EMU: Risky But Worth It

STOCKHOLM: Europe is now preparing for a new currency - the euro. Advocates of EMU argue that adoption of a single currency will have many positive effects, both at the micro and the macro level. At the “micro” level, the transaction costs and uncertainties imposed on all businesses by the daily exchange of one currency for another are supposed to decrease, delivering large gains in efficiency as a result. At the “macro” level, the main effect is assumed to be lower interest rates, with positive effects on European investment and economic growth.

Although these positive effects might be substantial, few professional economists see them as sufficient to motivate the abolition of today’s exchange rate system. Most economists point out that Europe is not an optimal currency area. This is mainly because the region’s labor market is too rigid and thus unable to handle external shocks. The European labor force is extremely immobile and continental labor unions are very conservative. If, for example, one region or country in a future European currency area is badly affected by, say, a relative fall in the prices of their exports, and workers refuse to either move to where there are jobs, or adjust their salaries (downward) to the new situation, a rise in unemployment is unavoidable.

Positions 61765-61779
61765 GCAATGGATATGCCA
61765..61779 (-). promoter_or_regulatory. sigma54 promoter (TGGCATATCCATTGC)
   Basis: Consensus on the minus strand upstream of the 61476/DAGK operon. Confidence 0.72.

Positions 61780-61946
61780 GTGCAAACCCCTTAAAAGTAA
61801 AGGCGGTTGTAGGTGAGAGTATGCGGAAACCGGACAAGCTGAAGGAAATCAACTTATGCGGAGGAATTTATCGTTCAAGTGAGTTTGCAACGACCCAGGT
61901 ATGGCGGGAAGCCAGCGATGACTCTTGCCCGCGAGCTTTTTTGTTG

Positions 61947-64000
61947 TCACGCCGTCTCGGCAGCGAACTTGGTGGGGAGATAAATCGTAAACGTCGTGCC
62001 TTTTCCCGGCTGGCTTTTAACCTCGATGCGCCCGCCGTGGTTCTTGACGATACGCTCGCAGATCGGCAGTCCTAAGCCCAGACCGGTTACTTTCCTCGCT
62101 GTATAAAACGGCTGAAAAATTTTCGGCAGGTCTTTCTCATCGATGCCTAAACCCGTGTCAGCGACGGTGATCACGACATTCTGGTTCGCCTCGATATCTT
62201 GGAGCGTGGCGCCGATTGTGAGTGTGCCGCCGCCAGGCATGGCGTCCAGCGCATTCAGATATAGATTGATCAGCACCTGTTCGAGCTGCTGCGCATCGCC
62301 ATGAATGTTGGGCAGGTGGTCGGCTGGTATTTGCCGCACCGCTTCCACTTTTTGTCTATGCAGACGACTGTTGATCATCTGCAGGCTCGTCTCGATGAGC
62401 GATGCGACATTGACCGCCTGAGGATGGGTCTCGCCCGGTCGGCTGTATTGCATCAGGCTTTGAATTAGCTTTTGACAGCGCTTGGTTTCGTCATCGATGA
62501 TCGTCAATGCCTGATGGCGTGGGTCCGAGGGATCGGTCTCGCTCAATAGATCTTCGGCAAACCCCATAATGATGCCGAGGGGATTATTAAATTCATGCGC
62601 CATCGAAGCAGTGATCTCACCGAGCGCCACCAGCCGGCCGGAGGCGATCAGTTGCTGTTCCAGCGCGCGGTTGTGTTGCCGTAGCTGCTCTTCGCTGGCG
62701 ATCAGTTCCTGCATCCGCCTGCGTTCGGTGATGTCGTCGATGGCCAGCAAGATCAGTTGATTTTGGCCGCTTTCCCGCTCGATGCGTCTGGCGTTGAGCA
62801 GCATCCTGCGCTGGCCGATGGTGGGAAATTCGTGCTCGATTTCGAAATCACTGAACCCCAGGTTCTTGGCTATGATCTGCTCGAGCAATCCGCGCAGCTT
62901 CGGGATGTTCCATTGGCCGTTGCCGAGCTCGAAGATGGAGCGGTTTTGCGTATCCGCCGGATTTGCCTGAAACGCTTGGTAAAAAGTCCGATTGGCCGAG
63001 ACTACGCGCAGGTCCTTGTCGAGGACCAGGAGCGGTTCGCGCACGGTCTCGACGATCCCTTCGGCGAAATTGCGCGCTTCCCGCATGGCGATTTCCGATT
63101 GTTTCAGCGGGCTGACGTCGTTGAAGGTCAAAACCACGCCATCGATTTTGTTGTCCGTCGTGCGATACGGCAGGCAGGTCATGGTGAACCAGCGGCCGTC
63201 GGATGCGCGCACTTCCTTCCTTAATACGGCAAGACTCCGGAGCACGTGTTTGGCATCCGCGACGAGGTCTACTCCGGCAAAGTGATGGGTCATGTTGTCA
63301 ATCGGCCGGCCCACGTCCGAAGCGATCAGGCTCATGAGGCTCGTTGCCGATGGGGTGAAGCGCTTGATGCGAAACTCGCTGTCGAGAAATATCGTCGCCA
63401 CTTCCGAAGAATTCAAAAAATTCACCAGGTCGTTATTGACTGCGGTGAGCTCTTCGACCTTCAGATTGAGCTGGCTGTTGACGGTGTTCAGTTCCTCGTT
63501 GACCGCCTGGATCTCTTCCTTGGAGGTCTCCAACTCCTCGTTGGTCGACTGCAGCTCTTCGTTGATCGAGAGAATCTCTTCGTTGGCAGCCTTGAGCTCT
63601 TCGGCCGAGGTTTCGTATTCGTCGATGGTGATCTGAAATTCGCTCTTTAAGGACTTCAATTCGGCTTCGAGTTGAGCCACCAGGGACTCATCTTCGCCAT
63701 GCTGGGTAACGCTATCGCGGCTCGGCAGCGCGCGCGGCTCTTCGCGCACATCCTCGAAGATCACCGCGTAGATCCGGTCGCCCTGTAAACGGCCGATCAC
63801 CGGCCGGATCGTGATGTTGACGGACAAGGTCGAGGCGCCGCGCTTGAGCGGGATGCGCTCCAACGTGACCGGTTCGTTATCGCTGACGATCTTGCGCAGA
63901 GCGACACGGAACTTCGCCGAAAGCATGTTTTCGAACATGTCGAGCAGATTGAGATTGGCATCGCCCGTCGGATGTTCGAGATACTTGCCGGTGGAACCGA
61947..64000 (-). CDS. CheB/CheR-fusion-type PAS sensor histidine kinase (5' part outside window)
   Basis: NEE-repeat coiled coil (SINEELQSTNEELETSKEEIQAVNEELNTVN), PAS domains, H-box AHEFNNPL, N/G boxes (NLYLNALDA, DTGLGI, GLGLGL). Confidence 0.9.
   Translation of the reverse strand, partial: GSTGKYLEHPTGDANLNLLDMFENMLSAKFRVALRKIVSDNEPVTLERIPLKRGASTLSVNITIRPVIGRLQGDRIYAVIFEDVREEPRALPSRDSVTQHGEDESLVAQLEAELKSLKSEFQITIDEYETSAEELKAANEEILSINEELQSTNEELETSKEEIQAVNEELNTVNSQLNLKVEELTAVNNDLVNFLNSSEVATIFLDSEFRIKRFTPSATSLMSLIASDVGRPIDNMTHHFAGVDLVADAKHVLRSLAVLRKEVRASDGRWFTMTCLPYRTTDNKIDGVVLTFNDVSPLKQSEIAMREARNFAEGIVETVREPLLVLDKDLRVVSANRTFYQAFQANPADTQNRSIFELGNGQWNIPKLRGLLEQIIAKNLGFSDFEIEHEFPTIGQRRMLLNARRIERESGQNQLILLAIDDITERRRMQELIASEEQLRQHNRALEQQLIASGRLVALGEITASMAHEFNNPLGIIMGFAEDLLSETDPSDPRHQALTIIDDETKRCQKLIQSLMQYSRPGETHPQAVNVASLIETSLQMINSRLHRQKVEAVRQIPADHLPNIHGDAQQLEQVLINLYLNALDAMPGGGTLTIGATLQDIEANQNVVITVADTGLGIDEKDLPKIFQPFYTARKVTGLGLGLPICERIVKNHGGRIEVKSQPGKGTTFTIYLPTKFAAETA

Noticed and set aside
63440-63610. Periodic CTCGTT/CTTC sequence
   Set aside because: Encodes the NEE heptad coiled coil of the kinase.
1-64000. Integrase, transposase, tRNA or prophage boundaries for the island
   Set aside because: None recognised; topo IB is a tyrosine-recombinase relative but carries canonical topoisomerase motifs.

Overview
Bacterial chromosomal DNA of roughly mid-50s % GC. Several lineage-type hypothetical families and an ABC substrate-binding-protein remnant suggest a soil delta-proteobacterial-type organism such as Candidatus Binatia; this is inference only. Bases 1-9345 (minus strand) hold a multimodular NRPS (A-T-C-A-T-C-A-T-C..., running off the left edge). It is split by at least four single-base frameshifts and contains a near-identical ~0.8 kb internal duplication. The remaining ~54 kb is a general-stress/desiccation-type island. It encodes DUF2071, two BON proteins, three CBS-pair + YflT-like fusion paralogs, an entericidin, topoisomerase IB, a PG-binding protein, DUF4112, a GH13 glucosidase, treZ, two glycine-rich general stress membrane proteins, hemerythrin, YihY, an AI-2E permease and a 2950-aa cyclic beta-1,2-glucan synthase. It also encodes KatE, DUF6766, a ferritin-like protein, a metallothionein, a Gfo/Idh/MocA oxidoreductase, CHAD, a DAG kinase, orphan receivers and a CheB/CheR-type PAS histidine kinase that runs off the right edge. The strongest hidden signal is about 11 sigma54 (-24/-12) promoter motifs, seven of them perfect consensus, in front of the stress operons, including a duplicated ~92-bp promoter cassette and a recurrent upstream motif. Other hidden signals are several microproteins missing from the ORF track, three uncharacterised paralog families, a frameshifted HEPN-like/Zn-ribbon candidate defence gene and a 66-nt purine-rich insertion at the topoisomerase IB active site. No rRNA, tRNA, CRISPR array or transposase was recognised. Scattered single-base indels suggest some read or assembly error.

Thus, as it stands today, EMU could be compared to a pressure cooker without any relief valve built in. There are, no doubt, substantial risks of increased unemployment in the backwash of monetary unification, particularly when you factor in the already high unemployment levels in most European countries. So, given the weakness of many governments, the probability that the whole EMU project will collapse is very great.

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